In 2001, I was invited to the Nebraska Cornhusker Club of Tulsa to a watch party for the national championship football game. I have attended these events before for my beloved Oklahoma Sooners. I’ve joined the Sooner Clubs of Las Vegas and Nashville to watch games, but this was the first time I had attended an event for a team that I don’t follow closely and also a rival of my favorite college team.

To say that I enjoyed the night would be an understatement. The event was held at a Tulsa restaurant, that I don’t even remember the name of, which had a large private area which the Cornhusker Club had reserved. The event started well before the games kick-off, where there was plenty of food and drink available. Of course, hopes were high and by kick-off the crowd, I’m guessing around 100 people were there, were starting to get pumped up and ready for the game. It was a great atmosphere. Well, the game started, and Nebraska got absolutely blown away in this game. By halftime, everybody, including me, started heading for the door. My excuse being I had to drive back to Miami and go to work the next morning. But, it was something I’ll never forget and the best thing besides eating all the good food, was the opportunity to meet and mingle with people that I normally would never had made an acquaintance of.

Recently, I attended a similar event to watch a national championship game involving another team I have no ties to. A local friend of mine who is a Louisiana native invited me over with some others to watch his beloved LSU Tigers play for a national title. When he extended me the invitation he mentioned the fact that he would be serving authentic Cajun food at his party. Well, what was I going to say, No? Are you kidding me, authentic Cajun food and good company, I wouldn’t have cared if the game was between Slippery Rock and West Toledo, I was going! Of course I also volunteered to help out with the menu, and since my Cajun cooking skills are limited, I asked if I could make a pot of red beans, to go along with his Jambalaya and other Cajun fare. He said, of course.

Well, since I have never been to Louisiana, I could only imagine what authentic Cajun Red Beans would consist of and go from there. So I got started and decided that besides Cajun seasoning the meat and veggies would be an important part of pulling this off. Since I didn’t have any alligator or fresh gulf coast fare, I needed to figure out what to use. So, the first thing that came to mind was Andouille sausage, ham, and of course, bacon. After all, who doesn’t like bacon? Then, in my mind anyway, a Cajun dish has to have onion, celery, and green pepper in it, doesn’t it? Heck I don’t know, but it went into the pot and whether my beans ended up being authentic Cajun or not doesn’t really matter, because they did turn out authentically good.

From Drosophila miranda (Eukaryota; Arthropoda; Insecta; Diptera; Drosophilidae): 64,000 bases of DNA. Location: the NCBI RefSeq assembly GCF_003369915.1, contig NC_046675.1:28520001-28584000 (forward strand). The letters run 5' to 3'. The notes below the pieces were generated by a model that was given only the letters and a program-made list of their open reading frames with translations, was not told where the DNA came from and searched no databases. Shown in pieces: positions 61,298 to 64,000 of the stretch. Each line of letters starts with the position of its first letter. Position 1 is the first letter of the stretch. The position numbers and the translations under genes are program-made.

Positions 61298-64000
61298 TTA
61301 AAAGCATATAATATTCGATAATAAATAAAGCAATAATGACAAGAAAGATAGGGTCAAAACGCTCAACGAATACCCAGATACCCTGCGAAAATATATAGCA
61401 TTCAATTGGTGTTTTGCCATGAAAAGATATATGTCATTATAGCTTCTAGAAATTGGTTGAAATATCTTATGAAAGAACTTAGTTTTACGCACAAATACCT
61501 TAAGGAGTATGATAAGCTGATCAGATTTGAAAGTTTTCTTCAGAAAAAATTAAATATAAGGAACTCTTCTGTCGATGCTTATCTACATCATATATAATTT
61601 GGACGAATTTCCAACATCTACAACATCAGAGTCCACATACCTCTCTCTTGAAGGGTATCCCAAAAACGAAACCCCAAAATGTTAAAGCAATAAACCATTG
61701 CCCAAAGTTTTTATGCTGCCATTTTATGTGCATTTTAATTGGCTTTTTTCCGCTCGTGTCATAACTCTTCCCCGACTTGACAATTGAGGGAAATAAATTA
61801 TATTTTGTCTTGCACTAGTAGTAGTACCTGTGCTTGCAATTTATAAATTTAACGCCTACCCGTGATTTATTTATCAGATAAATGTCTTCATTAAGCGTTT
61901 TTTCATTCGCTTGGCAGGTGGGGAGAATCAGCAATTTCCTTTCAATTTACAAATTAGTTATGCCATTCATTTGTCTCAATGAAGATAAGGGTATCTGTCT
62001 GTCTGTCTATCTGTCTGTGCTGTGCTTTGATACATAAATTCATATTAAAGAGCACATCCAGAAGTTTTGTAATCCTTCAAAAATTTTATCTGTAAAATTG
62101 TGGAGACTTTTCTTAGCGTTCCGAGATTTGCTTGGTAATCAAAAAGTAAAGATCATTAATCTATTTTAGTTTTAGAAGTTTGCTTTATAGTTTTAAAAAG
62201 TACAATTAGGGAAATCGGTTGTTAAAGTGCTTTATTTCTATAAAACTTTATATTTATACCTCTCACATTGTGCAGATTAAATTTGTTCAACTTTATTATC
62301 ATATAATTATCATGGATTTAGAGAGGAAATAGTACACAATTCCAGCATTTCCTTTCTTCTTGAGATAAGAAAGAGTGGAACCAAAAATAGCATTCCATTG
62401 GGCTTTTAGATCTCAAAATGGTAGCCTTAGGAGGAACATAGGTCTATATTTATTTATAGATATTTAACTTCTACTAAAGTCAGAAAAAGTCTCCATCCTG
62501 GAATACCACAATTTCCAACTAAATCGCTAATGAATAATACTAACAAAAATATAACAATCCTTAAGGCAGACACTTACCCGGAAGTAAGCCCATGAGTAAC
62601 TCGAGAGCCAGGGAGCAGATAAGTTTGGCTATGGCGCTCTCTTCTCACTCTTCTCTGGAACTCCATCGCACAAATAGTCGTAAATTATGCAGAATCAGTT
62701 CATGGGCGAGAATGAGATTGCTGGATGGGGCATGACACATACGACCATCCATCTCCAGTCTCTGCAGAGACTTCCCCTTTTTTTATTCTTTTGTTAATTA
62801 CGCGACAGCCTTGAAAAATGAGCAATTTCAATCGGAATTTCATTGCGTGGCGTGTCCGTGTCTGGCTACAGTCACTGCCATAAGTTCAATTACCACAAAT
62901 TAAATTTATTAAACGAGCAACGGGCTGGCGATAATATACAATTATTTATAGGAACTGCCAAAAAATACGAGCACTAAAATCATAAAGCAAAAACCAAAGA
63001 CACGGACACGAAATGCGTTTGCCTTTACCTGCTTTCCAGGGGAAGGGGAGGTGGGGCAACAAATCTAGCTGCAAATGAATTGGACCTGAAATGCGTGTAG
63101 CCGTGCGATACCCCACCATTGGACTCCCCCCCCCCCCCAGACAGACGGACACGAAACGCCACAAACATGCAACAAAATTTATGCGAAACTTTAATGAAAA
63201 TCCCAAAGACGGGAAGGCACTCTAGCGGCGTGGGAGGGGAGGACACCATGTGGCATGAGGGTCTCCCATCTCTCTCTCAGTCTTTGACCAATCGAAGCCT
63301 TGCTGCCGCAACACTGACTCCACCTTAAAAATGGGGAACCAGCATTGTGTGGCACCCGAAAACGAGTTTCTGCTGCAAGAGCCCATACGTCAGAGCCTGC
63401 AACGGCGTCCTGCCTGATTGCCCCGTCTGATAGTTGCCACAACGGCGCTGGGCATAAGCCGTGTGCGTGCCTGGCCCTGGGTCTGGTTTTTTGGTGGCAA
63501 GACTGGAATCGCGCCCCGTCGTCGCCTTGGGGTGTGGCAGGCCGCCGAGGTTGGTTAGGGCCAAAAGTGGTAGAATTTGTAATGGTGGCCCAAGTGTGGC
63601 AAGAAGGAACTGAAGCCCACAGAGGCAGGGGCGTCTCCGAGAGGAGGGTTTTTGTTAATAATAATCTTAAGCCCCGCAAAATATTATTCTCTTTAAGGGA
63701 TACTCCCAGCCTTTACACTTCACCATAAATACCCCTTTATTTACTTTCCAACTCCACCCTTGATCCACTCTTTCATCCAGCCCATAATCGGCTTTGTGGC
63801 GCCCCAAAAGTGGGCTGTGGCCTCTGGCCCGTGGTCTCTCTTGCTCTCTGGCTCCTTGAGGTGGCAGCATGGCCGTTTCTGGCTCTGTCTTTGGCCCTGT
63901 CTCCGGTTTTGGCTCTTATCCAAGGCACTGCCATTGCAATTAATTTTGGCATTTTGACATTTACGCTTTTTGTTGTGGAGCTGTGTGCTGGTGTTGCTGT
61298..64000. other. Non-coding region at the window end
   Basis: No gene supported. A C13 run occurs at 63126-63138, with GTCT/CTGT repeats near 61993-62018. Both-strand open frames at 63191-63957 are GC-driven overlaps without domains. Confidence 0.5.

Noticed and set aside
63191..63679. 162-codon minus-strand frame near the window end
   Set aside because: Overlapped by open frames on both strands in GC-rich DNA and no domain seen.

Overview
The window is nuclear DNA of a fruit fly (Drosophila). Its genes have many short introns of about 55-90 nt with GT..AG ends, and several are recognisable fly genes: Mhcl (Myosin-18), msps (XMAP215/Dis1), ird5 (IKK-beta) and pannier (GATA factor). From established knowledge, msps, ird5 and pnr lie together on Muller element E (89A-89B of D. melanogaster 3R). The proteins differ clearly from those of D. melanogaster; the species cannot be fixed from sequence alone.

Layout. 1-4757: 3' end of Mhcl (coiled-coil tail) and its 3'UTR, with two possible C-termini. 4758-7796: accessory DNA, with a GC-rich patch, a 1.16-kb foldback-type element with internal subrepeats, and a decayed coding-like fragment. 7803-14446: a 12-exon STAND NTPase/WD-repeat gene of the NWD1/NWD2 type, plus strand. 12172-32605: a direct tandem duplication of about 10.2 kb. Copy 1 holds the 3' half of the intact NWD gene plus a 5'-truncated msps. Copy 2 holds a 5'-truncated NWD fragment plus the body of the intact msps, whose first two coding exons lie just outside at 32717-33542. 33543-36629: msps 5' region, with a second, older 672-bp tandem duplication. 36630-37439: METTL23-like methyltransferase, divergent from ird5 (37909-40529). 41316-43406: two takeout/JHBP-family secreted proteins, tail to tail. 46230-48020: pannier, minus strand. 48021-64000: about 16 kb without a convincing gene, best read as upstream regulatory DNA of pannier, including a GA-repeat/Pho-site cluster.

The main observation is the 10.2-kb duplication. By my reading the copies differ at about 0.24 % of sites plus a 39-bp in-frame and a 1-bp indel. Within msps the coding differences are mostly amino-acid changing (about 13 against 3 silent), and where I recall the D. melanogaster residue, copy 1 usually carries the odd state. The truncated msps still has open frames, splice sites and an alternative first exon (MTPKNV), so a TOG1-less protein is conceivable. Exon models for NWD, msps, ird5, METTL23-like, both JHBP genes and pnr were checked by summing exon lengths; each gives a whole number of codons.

Cajun Red Beans


2 lb Red beans, soaked

4 slices bacon chopped, retain the drippings

½ bell pepper, chopped

1 medium yellow onion, chopped

1 celery rib, diced

3 cloves of garlic, minced

Cajun Seasoning to taste

½ teaspoon sweet paprika

1 tablespoon Worcestershire

salt and black pepper to taste

Chopped spiral cut ham pieces

8 cups of chicken broth

4 green onions, chopped

1 package 14 ounce smoked sausage ½ “thick sliced

¼ teaspoon thyme


Rinse and sort beans and place into a deep pot, adding water to cover beans, soak overnight in fridge.

Fry the chopped bacon pieces, remove and leave bacon drippings in the pot. Cut sausage into 1-inch chunks and add to grease, cooking until browned; remove and set aside. Add the onion, bell pepper, and celery and sauté the veggies until tender, about 5 minutes. Add the garlic, Worcestershire, and black pepper to the vegetable mixture and continue cooking for about 3 minutes, stirring. Add the ham, beans, sausage, basil, thyme, sweet paprika, and the 2 quarts of chicken stock.

Bring to a boil. Reduce heat to a simmer and cook, uncovered, for about 2 hours, stirring occasionally, or until beans are tender and slightly thickened. Taste and adjust for seasonings, adding salt only if needed. Serve over hot, cooked rice and garnish with sliced green onion and parsley.

Notes: If you need to thicken beans further, remove about a cup of the beans and mash them with a fork, returning them to the pot.